African UraniumPublished by MAC on 2005-11-21
By Chikondi Chiyembekeza21st November 2005
While Robert Mugabe welcomes the discovery of a uranium deposit in Zimbabwe, a Malawian human rights organisation claims that prospective mining of the deadly mineral may breach the ILO rules on the health and safety of workers
Kayelekera Uranium Mining May Contravene ILO Treaty http://allafrica.com/stories/200511210557.htmlThe anticipated mining of Kayelekera uranium deposits by an Australian mining company, Paladin Africa Limited in the northern region district of Karonga may be in gross violation of the ILO convention treaty on the safety and health of mineworkers.
The International Labour Organisation convention treaty in question is number 176 of 1995.
Government gave permission to the company, which is a subsidiary of the Paladin Resource Inc to mine uranium, located 40 kilometers west of Karonga. The mine will open in 2006.
According to estimates, the deposits of uranium may support 10-11 years of mine life.
The mining has triggered diverse views from a cross-section of people and organisations, among them, the Center for Human Rights and Rehabilitation (CHRR).
It has been established that communities within the surrounding areas of operation and others were not consulted, neither were they aware of what the progress has been.
CHRR understands that the minister of mines and his lands counterpart personally visited the Paladin mining camp in Kayelekera; however, no official statement has ever been made concerning those visits.
"We wonder whose interests they serve," says CHRR in a statement signed by the acting Executive Director, Undule Mwakasungura. "The secretiveness in which the government and Paladin are operating leaves a lot to desired. Besides, we were informed at the camp that the Environmental Impact Assessment (EIA) was carried out and the report was ready though we never managed to get a copy," complains CHRR.
Nevertheless, the Ministry of Mines, Natural Resources and Environment has dista-nced itself from the project saying, this is not the government project. "The role of Government is to regulate mining activities and ensure that these activities are sustainable," says the ministry.
The ministry adds that the project is at the bankable feasibility study stage where the developer is looking at the project to come up with the mining and engineering designs. "An EIA is one of the requirements for the project to go ahead. The company will produce a comprehensive EIA, which will be scrutinized by experts including the International Atomic Energy Agency (IAEA)," said the ministry, hinting that the carrying out of the EIA involves wider consultations with different stakeholders.
The ministry has also assured that a team of experts will review the EIA report and will make recommendations for mitigating against negative impacts, in line with international standards. "International experts will be employed to monitor environment compliance. Government will also develop capacity in terms of personnel and equipment in this field to ensure that the environment is protected." However, the NGO says the economic benefits of uranium mining cannot outweigh the "social concerns and hazards associated with them" like radiation exposure to the general public and mine workers, contamination of both ground and surface water and the general environment impact as a result of the disposal of mill tailings.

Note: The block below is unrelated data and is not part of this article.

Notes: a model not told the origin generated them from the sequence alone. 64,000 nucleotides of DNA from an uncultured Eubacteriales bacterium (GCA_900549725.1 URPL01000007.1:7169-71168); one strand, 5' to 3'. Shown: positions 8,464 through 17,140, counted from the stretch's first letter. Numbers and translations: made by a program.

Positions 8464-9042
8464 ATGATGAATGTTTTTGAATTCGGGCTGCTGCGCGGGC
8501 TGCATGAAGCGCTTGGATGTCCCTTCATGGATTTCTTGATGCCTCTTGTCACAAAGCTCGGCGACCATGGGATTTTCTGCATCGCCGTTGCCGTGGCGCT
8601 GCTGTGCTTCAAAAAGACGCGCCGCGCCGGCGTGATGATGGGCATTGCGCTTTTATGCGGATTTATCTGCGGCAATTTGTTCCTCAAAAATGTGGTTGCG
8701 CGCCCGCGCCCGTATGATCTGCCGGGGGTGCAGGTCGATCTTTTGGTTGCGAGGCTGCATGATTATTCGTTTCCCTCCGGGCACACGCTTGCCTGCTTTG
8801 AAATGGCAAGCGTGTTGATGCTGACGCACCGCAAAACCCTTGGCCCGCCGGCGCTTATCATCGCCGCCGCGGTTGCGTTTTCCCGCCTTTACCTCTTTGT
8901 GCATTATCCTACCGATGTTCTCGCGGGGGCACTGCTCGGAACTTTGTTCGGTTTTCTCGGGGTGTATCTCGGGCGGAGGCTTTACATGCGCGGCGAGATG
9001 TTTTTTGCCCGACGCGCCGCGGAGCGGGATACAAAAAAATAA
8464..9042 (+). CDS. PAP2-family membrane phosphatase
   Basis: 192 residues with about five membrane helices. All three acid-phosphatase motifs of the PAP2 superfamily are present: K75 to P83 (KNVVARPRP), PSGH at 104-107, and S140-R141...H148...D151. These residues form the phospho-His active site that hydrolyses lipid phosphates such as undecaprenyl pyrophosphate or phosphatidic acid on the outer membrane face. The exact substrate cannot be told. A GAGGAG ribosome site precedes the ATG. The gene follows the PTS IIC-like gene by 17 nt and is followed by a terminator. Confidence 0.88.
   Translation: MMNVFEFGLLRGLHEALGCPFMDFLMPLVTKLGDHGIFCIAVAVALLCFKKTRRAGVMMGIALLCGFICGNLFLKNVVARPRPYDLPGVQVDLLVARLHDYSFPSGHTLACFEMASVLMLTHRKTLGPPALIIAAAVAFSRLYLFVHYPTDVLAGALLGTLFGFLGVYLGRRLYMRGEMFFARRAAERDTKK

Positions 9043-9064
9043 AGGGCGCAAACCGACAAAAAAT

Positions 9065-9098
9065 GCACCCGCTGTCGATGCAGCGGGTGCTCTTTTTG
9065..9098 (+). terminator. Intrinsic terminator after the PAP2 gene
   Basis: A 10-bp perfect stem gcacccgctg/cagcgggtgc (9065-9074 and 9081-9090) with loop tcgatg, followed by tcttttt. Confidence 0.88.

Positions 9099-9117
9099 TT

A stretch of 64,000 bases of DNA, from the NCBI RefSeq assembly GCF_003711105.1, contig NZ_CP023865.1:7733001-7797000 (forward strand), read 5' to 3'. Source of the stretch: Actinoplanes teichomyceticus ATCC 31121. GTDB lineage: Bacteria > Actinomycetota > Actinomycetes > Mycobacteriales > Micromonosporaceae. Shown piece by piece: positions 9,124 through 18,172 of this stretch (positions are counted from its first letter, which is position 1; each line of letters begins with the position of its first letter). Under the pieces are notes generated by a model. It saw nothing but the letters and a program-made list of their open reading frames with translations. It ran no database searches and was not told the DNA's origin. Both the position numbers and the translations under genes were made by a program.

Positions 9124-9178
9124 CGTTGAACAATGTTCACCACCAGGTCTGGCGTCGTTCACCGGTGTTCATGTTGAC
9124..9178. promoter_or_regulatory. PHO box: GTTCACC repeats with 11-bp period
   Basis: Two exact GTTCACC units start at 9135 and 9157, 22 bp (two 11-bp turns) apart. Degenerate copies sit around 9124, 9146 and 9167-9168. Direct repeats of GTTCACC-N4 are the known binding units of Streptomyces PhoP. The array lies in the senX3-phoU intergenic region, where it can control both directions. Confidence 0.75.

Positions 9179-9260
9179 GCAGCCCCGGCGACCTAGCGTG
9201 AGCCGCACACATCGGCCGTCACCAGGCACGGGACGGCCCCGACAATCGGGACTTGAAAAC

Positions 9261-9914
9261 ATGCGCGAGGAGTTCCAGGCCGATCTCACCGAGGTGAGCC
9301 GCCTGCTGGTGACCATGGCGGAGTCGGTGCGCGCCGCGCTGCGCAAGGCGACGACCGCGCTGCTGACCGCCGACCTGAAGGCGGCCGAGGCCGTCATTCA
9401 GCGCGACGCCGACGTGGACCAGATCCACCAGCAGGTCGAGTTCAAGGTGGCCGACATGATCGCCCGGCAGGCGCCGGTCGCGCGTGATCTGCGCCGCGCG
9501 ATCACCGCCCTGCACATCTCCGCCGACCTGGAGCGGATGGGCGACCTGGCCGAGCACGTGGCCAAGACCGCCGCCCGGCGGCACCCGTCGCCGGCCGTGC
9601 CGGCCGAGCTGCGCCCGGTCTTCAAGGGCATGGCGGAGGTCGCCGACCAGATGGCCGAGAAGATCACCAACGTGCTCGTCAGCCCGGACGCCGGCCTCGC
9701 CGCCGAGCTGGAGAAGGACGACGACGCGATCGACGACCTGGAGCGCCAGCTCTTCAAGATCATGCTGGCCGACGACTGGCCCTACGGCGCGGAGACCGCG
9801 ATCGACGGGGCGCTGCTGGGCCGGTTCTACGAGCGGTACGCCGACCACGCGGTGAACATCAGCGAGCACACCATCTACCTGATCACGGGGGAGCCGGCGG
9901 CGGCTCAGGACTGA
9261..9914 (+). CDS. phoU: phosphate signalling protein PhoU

Government has since been called upon to be objective and impartial in making the decision of permitting and licensing the company to engage in "hazardous project." On the dangers, CHRR says uranium ores emit radon gas and other harmful and highly radioactive by-products and that uranium mining is significantly more dangerous that any other hard rock mining that requires adequate ventilation system if the mines are not an open pit.
When uranium enters the body, it can lead to kidney damage, are easily absorbed by the lining in the lungs, and may cause cancer.
Government has countered saying if proven viable, Kayelekera mining will not involve activation of radiation. "The uranium ore will be mined using open cast method. The ore will be crushed and ground to powder. The powder will be treated with sulphuric acid to dissolve the uranium, which will be recovered from solution," educates government.
The product, continues government, is what is called uranium oxide concentrate (yellow cake) and it is in this form that uranium will be sold and transported in special containers. "The way uranium is chemically found in the ground is the way it will be transported the enrichment process will not and cannot be done locally in Malawi, therefore there will be no activation of radiation," asserts government.
Zimbabwe Finds Uranium, To Make Electricity - Mugabe
21st November 2005
HARARE - Zimbabwe has discovered uranium but intends to mine the commodity only to generate electricity, not for use in making nuclear weapons, President Robert Mugabe said in remarks broadcast on Sunday.
"We have found uranium, which is used to make electricity (and) the bombs that you hear about ... but when we mine it we would not want it to be used in bomb making ... We would use it to give us electricity," Mugabe said on state television.
The television said Mugabe spoke at a function at a plant owned by state power utility Zimbabwe Electricity Supply Authority. It did not give details.
Zimbabwe imports 35 percent of its electricity from South Africa, Mozambique, Zambia and DRC to augment domestic supplies but ZESA has battled to pay for imports in recent years as a result of biting foreign currency shortages.
The crunch has resulted in frequent power cuts that have disrupted industrial production as the southern African country battles its worst economic crisis in decades.
REUTERS NEWS SERVICE